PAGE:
Guardsman26

From: Guardsman26

9/3/20

You will obviously have seen the True Velocity neckless polymer cartridge for GD-OTS's 6.8 mm NGSW ammunition submission. It's an impressive design. I also hear good things about GD-OTS's chosen suppressor, the Delta P Design Brevis II. This is a 3D printed can with an innovative baffle arrangement.

I imagine you are following NGSW closely too. Do you have an opinion on the contenders?

autogun

From: autogun

9/3/20

EmericD said...

I'm hoping to start preliminary work on the 5.56 mm "neckless" this year (as a way to improve NATO 5.56 x 45 mm, just like the SS-109 was a way to improve the M193), we will see if other EU countries are interested and if something could be done in the frame of the European Defense Agency.

Very interesting Emeric - I look forward to hearing more in due course.

If that is successful will you then look at doing the same for 7.62x51, or would it be better to focus on a smaller calibre like 6.5 mm CM (but without the huge chamber pressures of NGSW)?

 

  • Edited 09 March 2020 7:44  by  autogun
EmericD

From: EmericD

9/3/20

Guardsman26 said...

You will obviously have seen the True Velocity neckless polymer cartridge for GD-OTS's 6.8 mm NGSW ammunition submission. It's an impressive design. I also hear good things about GD-OTS's chosen suppressor, the Delta P Design Brevis II. This is a 3D printed can with an innovative baffle arrangement.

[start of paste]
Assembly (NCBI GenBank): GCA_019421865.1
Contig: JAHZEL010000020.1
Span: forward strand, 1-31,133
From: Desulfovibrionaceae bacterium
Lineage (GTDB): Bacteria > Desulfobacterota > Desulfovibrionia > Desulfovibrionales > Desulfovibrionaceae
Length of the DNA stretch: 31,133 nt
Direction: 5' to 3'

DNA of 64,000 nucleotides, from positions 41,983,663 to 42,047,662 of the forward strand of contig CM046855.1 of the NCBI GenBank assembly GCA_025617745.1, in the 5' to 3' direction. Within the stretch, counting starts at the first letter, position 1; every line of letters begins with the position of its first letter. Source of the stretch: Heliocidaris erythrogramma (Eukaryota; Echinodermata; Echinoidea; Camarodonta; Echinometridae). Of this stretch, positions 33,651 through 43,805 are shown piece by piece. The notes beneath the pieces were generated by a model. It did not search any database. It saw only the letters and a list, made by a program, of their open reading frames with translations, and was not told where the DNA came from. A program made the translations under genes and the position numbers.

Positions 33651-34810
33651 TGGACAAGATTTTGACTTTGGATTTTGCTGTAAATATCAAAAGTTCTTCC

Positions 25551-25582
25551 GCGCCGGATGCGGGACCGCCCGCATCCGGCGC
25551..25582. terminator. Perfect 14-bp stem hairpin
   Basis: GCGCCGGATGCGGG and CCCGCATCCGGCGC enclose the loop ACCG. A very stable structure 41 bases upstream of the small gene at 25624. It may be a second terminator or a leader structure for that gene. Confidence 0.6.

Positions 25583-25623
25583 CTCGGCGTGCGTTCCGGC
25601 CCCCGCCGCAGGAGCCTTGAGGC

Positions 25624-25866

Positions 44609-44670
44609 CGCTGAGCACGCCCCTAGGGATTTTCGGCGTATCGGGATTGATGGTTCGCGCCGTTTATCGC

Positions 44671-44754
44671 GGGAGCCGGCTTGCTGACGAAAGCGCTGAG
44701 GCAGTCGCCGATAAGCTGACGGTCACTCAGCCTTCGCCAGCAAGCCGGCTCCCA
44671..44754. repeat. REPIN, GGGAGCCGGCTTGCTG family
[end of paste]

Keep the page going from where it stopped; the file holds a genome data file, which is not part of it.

I imagine you are following NGSW closely too. Do you have an opinion on the contenders?

The US are strictly controling the information about NGSW and my contacts at HK, FN Herstal or Beretta all remain silent (or don't know at all), so I'm limited to public informations, and educated guess...

For me, the starting point seems to be the "light rifle" program of the end 1940s. The original T93 AP round used a 136 gr (8,82 g) bullet at 2896 fps (883 m/s) which looks very close to the data published by SIG, for example, for their carbine with a 13'' barrel (135 grs and 2850 fps).

The reduction of the diameter from .30" to .27" will increase the BC, together with a better shape (every one now should know how to achieve a i7 form factor of 0.90 with a L/D=5 bullet), so "overmatch" will be achieved, for sure.

The weight of the original cartridge could be reduced with the use of polymer case (so GDOTS and Textron are in a better position than SIG, I think), and the recoil could be mitigated using a suppressor instead of a flash-hider, as rifle grenades are no longer a "nice to have".